It is not a question of developed versus under-developed. The TPP which just

concluded had countries from Brunei and Vietnam all the way through to the United

States, Mexico, Canada and Japan, and everything in between. It is not a matter of

excluding developing countries from effective outcomes on preferential market

access and developing rules for the contemporary global economy.

It is easy enough to dismiss a process or an organisation on the grounds of

developed versus developing. There are effective programs of reform and free trade

agreements, regional trade agreements and plurilateral agreements which are

accommodating the genuine and legitimate interests of both developed and

developing countries.

So there is clearly no lack of interest in pursuing trade liberalisation and reform

through preferential arrangements. If we have 300 agreements concluded and

another 100 currently under negotiation, clearly there is no lack of interest in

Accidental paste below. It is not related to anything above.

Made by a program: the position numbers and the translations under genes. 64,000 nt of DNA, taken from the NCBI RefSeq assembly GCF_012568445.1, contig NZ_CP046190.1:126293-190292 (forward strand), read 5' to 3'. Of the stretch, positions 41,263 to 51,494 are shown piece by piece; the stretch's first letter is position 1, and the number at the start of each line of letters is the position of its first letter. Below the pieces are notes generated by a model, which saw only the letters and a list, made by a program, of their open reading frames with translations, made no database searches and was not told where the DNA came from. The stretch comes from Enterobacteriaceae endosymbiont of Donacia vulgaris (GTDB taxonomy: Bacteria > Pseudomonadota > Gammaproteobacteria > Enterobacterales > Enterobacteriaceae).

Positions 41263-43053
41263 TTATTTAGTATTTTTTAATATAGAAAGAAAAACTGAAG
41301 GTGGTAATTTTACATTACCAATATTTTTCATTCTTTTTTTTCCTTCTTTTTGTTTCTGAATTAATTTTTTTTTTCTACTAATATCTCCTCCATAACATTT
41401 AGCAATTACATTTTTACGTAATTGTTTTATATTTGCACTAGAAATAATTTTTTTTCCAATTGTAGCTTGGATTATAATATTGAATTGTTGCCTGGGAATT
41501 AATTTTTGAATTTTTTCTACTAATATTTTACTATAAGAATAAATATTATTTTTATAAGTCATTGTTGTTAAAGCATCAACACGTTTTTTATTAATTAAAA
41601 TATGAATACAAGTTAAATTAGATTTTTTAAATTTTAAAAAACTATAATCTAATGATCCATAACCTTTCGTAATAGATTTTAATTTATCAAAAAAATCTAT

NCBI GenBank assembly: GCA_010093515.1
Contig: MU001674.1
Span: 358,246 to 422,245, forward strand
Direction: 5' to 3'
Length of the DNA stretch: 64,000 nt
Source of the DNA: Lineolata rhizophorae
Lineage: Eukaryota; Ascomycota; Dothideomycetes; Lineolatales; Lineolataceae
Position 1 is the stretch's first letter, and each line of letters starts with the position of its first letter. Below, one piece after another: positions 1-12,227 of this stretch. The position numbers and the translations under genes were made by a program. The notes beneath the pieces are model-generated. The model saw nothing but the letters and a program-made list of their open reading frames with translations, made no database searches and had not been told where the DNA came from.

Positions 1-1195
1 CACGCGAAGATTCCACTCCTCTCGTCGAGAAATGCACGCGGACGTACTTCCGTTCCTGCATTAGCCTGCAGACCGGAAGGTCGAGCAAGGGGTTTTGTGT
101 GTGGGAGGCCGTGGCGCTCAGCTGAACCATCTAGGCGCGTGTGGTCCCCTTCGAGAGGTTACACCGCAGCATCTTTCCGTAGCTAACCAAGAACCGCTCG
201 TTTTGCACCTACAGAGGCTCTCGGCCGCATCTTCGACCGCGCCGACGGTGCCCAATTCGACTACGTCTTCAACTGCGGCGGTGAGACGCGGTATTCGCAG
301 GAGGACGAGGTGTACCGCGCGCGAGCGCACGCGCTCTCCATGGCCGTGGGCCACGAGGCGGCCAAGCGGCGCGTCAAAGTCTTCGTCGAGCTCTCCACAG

pursuing liberalisation.

Parliament House, Canberra ACT 2600 Ph: 02 6277 2102 Fax: 02 6277 8497

This raises the question of how the WTO can ensure the positives around free trade

agreements are multilateralised through the WTO for the benefit of all members.

We believe that one of the possible alternative ways forward for the WTO is through

plurilateral negotiations. When completed and implemented, the Information

Technology Agreement and the Environmental Goods Agreement will provide

extensive tariff elimination. This more flexible negotiating model should not be seen

as weakening the WTO.

Rather, by delivering a new negotiating dynamic that generates benefits for business